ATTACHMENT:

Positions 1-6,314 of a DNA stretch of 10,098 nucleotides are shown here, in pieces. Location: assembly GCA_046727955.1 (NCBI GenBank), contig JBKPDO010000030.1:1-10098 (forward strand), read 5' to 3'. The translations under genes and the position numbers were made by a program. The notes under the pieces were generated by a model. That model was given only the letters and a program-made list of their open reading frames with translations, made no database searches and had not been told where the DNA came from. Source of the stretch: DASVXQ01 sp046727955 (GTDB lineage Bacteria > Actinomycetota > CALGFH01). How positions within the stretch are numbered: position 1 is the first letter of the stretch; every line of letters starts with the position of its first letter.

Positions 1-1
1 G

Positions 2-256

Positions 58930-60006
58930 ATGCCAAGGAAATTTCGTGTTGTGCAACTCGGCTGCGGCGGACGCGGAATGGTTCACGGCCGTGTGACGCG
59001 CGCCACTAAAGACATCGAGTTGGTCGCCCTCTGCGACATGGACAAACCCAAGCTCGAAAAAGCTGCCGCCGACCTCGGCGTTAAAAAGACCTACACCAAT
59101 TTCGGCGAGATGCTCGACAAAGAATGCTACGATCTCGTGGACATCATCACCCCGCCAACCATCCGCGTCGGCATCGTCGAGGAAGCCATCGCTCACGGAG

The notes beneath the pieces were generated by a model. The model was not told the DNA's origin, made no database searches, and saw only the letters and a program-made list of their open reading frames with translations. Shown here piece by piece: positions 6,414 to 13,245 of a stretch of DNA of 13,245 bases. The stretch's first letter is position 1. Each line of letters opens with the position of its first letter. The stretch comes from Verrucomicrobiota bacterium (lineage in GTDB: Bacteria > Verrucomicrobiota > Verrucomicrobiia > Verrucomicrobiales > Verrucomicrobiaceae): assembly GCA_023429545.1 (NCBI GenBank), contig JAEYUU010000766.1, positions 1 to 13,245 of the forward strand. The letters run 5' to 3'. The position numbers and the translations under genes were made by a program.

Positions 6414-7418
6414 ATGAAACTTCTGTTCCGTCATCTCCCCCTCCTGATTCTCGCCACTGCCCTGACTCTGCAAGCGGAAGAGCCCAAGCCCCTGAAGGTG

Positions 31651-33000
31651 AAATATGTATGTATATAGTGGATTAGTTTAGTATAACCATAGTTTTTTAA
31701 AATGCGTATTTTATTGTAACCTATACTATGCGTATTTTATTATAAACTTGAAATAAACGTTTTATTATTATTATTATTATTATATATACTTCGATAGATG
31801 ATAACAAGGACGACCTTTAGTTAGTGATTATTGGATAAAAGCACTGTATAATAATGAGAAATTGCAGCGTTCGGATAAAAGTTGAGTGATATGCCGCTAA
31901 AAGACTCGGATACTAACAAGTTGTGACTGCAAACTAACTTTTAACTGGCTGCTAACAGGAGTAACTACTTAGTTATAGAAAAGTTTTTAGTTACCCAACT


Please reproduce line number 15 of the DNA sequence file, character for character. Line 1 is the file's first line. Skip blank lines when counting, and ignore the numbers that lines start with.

31801 ATAACAAGGACGACCTTTAGTTAGTGATTATTGGATAAAAGCACTGTATAATAATGAGAAATTGCAGCGTTCGGATAAAAGTTGAGTGATATGCCGCTAA